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Final Details: Allied Raid!

Masterful modeler makes the most of his mutts

See a slideshow of the detailed build at the bottom.


“Allied raid!” is my first attempt, and probably the last, to make a humorous diorama. Borrowing the mechanical-gag techniques of silent movies, I have staged a surrealistic disaster performed by four funny pets and an overweight küchenchef. Attacked from every side by Allied forces, he tenaciously defends his Gulashkanone, trying to recover a string of sausages from the enemy’s jaws while everything around him is messing up! Every object in the scene is overturned, and every single piece is falling down or rolling toward the edges of the composition, giving it considerable dynamism.

Dave Vickers (AMPS Master 2015) has rightly observed that humor is the most difficult thing to show in a diorama because everyone has a different sense of humor. But, when among the comments to my vignette I read the enthusiastic words, “Hahahahaha!!!! Very cool!! Nice morning gift,” I realized I had achieved my aim!


Tamiya’s Feldküche: German Field Kitchen Scenery (kit No. 35247) is the diorama’s centerpiece. When I started the project, this kit (and the older Tamiya 35103) were the only available to reproduce a Große Feldküche Hf.13. I needed tons of styrene stock, lots of pieces from my spares box, and some photo-etched (PE) parts to improve it. Now you can buy the new Riich.Models kit (35013) that is a more faithful (unfortunately more expensive, too) reproduction of the Gulashkanone, saving you a lot of time.

Models of a smaller field kitchen are produced in 1/35 scale by IBG Models (No. 35008) and, if you prefer resin kits, by PlusModel (No. 120). 

The Wehrmacht was famous for the fact that on the battlefield, everyone, regardless of rank, ate the same food. These rations consisted of basically the same elements that were eaten back in the homeland: wheat and rye bread, pork sausages, potatoes, onions, and peas. The basic diet of the German soldier was a nutrient-rich stew made by mixing all of these ingredients.


I “cooked” my stew using a mix of Vallejo Still Water (26.230, a very versatile product), some brown acrylic colors, and chia seeds strewn all over the scene.


In some pictures you can see next to the Feldküche a Speisetafel, a chalkboard reporting the day’s menu. I made a Speisetafel decal and placed it on a blackboard painted styrene sheet adding writings with a white crayon. The decal is available on my blog,


Once the model was built, I started to paint it using Adam Wilder’s color modulation style (a gradation of colors and shades that mimics the play of light and brings out individual features).

Despite being small, the kit has a lot of details, such as the pot cover, many compartments and vents, and the stovepipe that can be highlighted using this technique.

The first step was to apply Vallejo black primer (73.602) to give uniform color to the various materials used as well as to pre-shade the model, adding depth to subsequent layers of color.

The German army used Anthrazitgrau until 1939, and Panzergrau from 1940 to February 1943. These are very dark colors, and every modeler has their own recipe. I used Tamiya paints: a mix of German gray (XF-63) and flat blue (XF-8) as base coat, adding light blue (XF-23) to lighten it for post-shading.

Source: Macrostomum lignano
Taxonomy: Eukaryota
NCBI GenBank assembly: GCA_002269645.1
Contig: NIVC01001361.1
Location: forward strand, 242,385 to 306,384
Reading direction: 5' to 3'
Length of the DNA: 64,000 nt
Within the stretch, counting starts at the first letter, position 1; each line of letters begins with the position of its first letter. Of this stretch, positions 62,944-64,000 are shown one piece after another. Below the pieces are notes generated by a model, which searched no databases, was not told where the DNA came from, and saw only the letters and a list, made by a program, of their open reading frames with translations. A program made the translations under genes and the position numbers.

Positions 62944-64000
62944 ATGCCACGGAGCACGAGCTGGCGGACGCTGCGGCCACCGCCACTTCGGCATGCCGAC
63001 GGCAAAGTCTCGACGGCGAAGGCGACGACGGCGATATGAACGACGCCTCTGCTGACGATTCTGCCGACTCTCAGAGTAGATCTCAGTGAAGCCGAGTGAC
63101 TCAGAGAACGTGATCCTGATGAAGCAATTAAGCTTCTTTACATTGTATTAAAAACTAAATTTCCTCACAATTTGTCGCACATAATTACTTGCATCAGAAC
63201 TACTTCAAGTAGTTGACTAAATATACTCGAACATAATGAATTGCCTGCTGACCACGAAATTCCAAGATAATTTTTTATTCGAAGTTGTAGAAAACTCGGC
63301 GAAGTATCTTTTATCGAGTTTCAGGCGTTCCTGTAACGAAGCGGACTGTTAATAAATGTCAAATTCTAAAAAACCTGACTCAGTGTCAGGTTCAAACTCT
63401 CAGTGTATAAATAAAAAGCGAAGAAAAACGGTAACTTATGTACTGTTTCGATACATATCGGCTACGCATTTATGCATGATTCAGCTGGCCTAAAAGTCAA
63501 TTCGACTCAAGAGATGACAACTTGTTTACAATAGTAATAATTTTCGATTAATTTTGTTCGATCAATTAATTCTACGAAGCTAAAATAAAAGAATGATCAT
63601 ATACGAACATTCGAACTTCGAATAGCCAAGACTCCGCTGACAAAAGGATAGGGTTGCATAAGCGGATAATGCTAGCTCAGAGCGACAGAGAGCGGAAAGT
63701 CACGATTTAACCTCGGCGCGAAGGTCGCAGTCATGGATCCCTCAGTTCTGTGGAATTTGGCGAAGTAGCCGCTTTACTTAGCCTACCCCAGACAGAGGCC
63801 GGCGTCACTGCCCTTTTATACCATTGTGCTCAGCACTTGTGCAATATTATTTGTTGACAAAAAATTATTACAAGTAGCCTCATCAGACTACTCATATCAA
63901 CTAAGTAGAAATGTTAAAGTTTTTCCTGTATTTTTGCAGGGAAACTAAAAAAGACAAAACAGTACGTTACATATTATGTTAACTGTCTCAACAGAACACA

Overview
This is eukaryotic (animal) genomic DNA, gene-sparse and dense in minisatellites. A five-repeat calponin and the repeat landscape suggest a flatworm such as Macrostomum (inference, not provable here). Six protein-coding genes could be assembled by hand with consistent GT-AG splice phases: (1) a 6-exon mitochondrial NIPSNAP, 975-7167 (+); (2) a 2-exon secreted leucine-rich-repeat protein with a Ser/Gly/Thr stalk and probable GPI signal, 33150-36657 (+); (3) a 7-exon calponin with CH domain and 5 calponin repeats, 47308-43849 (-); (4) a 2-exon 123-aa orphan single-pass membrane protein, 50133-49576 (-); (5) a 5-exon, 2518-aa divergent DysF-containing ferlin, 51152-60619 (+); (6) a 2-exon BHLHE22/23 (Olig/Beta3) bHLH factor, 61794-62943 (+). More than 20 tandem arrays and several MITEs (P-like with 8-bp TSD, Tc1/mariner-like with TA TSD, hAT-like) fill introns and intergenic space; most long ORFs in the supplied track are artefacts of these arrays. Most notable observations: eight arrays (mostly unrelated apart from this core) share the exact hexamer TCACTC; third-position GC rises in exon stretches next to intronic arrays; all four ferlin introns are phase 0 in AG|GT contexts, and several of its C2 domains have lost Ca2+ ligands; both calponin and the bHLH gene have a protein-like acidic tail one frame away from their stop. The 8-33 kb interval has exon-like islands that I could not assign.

Then, using a mix of Vallejo white and Prussian blue (965), I painted all the details and parts extending from the model to add volume.

After sealing the model with Tamiya clear gloss (X-22), I began weathering with filters, washes, fading, and streaking techniques. There are premixed washes and filters you can buy, or you can mix your own enamels: 90% thinner and 10% color for a filter; 75% thinner and 25% color for a wash; and 40% thinner and 60% color for streaking.

Of course, for fading, washing, and to add more contrast, you can use artist’s oils as well.

All these effects have toned down the very bluish shade resulting after the first two steps. Once the washes had dried, it was time to begin the chipping process. With Vallejo cavalry brown (982) and hull red (985), thinned by tap water, I used a good 000 brush and small, tapping motions to apply fine chips and scratches all over the model.

A mix of different pigments, plaster of paris, and enamels were used to re-create dust and mud. You can airbrush paint this mix onto selected areas and adjust it with a brush moistened with thinner, or you can use controlled blasts from an airbrush to blow mud off a paintbrush for spattering. I employed both techniques and got a realistic result.


The accumulation of soot and grease on the field kitchen was depicted with Ammo of Mig Jimenez engine grime (1407), fuel stains (1409), and Mig Productions black smoke pigment (P023).


Turning to the figures, the küchenchef and the dog struggling with him come from Scale Model Accessories Ltd., a British company now out of business. I changed the cook a little. The figure was wearing a soft Feldmütze cap and brandishing a cleaver. The ladle is better for humor’s sake, and the World War I Stahlhelm (steel helmet) gives character to the cook. The remaining “war dogs” are Doug’s Original figures (DO35A05 and DO35A03), now wearing some military stuff.


I painted all the figures using an airbrush: this tool can give astonishing results in a surprisingly short time.


After painting, I put the field kitchen, the figures, and all the stuff on a small 3.5"-square base made from styrene sheets. In this crowded little space all elements are close enough to relate to each other, creating a harmonious unity. The dogs, all pointing to the küchenchef, work together to tell a single story; nothing distracts the viewer’s attention from the focal point of the vignette. This is one important principle to bear in mind for an effective and narrative diorama.

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